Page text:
In the mid-1980s, Aerosmith broke down the door that made it OK for big-name artists to go public with their sobriety, according to industry observers.

In the years since, Eric Clapton, Boy George, Bonnie Raitt, James Taylor, Elton John and others have made their sobriety known.

“Aerosmith wears its sobriety on its sleeve,” says Evolution Talent Agency co-founder Jonny Podell, who has been sober for 20 years. “The band has been a role model for thousands of others.”

Podell and Cox were instrumental in helping the band change its addictive ways.

“Steven Tyler and Joe Perry began with interventions,” Cox recalls. “After this, they realized they needed to be sober.”

Cox worked with the band for nine years. In that time, he “got the whole Aerosmith system clean.”

Los Angeles-based addictions specialist Bob Timmins says there is a correlation between addiction and the pressure to create that artists must withstand.

He says in reference to Tyler, “You have this wonderfully creative guy. The label sends him to a recording studio and says, ’Come back in three weeks with three hits.”’

Artists like Tyler feel this pressure, Timmins adds. “And people with a history of addiction will feel the need to get high to alleviate their feelings.”

Warner Bros.’ Rosenberg, who has worked with numerous superstars, acknowledges that artists are a special breed.

“Their highs and lows are more extreme,” she says. “Imagine performing in front of 20,000 fans and then going back to your hotel room alone. For some artists, such extremes are not easy to deal with.”

Which is one reason why former Porno for Pyros guitarist Peter DiStefano says he turned his back on the band in the late ’90s.

“Everyone was smoking crack and doing heroin,” DiStefano says of his Pyros days. “I tried every drug and all kinds of sex. I had to walk away from that money-making machine.”

Seven years ago, DiStefano was diagnosed with testicular cancer.

“I was dying in many ways,” he says. “So, I entered rehab for the eighth time and began chemotherapy treatment.” He has been clean and sober — and free of cancer — since.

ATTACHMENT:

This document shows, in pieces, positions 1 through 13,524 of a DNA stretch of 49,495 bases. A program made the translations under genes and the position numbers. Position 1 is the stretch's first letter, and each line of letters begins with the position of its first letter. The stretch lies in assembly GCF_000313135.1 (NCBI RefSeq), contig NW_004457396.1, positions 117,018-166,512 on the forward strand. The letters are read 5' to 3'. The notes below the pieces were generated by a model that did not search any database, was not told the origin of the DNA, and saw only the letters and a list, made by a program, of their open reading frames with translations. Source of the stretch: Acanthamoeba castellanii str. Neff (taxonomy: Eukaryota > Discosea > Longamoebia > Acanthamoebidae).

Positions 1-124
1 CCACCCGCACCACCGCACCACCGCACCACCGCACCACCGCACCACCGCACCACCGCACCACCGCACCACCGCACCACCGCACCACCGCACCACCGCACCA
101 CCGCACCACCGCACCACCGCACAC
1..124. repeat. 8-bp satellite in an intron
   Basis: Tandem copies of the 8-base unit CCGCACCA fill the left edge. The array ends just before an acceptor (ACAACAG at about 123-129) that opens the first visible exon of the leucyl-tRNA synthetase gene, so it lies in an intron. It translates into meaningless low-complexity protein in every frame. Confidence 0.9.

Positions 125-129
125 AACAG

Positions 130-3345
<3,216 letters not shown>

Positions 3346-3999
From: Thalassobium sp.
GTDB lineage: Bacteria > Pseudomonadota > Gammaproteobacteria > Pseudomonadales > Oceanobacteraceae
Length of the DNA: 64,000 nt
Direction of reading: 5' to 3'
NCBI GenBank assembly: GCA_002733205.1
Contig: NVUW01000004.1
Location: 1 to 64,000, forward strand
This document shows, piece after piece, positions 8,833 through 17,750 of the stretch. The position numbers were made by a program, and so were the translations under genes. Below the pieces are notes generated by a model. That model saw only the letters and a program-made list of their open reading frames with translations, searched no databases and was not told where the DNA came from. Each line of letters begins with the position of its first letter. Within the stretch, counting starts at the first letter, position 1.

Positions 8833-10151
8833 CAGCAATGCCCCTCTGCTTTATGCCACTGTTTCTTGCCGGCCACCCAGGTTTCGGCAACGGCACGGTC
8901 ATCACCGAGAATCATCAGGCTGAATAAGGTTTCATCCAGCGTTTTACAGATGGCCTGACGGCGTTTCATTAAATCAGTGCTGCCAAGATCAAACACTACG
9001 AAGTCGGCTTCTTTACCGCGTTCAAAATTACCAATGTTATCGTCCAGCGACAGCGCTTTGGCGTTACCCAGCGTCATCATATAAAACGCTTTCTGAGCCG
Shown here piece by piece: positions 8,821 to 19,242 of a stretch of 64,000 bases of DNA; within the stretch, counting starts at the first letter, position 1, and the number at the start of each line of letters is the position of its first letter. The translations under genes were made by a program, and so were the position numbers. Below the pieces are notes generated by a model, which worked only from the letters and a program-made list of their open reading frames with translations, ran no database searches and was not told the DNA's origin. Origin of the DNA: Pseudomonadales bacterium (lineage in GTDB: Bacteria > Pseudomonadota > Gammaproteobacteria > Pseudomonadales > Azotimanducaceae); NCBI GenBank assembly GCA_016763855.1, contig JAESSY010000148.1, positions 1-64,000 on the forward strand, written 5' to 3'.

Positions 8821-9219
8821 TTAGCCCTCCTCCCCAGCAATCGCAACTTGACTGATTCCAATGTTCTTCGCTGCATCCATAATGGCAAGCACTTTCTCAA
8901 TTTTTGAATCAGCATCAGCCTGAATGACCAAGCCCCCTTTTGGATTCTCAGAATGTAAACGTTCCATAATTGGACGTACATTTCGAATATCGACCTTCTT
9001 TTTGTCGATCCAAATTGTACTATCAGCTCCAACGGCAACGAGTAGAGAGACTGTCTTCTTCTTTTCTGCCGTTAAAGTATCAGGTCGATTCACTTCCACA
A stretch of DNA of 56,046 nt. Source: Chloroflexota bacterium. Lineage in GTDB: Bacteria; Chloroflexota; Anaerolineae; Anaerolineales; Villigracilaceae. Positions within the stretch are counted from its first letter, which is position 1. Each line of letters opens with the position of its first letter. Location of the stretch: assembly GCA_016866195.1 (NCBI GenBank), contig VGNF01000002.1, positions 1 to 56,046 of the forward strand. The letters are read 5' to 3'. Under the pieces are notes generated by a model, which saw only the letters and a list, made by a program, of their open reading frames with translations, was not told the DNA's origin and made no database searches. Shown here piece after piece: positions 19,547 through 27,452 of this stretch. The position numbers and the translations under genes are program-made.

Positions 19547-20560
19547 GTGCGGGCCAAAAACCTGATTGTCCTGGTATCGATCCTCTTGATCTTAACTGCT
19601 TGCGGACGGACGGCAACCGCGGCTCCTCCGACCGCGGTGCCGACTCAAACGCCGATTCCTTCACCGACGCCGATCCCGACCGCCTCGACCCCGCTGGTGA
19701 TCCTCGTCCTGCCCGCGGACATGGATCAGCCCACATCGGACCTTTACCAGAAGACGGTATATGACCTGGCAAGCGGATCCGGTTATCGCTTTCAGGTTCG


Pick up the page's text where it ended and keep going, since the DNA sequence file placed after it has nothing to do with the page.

“It’s about being completely honest with yourself,” DiStefano adds. “Honesty keeps me sober.”

DiStefano documents much of his journey on his new solo album, the aptly titled “Gratitude” (Sanctuary).

Traditionally, backstage areas were very toxic places, adds Neil Lasher, VP of promotion/marketing and artist relations at EMI Music Publishing.

“But that environment has changed over time,” says Lasher, who is also a certified counselor.

New ServicesIn the ’90s, Lasher, Timmins and others — along with MusiCares — came up with the idea for the Safe Harbor Room.

Instituted at the 39th annual Grammy Awards, the Safe Harbor Room is a backstage area that provides a support system to artists and crew members struggling with addiction issues.

Today, MusiCares has extended the Safe Harbor Room program to South by Southwest, the NAMM convention, Coachella, Ozzfest, the CMA Awards and other events.

The Safe Harbor Room is MusiCare’s version of a hospitality suite. “Backstage areas can be a very intense environment,” MusiCares director of addiction recovery services Harold Owens explains.

“It’s the type of atmosphere where drug use and relapses are likely to occur,” notes veteran guitarist Ricky Byrd, who has been sober for 17 years. “You play for 90 minutes and then have all this other time to do things.”

Road Recovery co-founder Gene Bowen says one of Road Recovery’s most popular services is its “sober road crew data base.” Such a data base ensures that a sober artist is surrounded by a drug-free road crew.

Rosenberg says, “It’s now considered hip for artists to take care of themselves. In previous years, drugs were more like a status symbol. Now, a healthy lifestyle is cooler than it used to be.”

Copyright © 2004, Billboard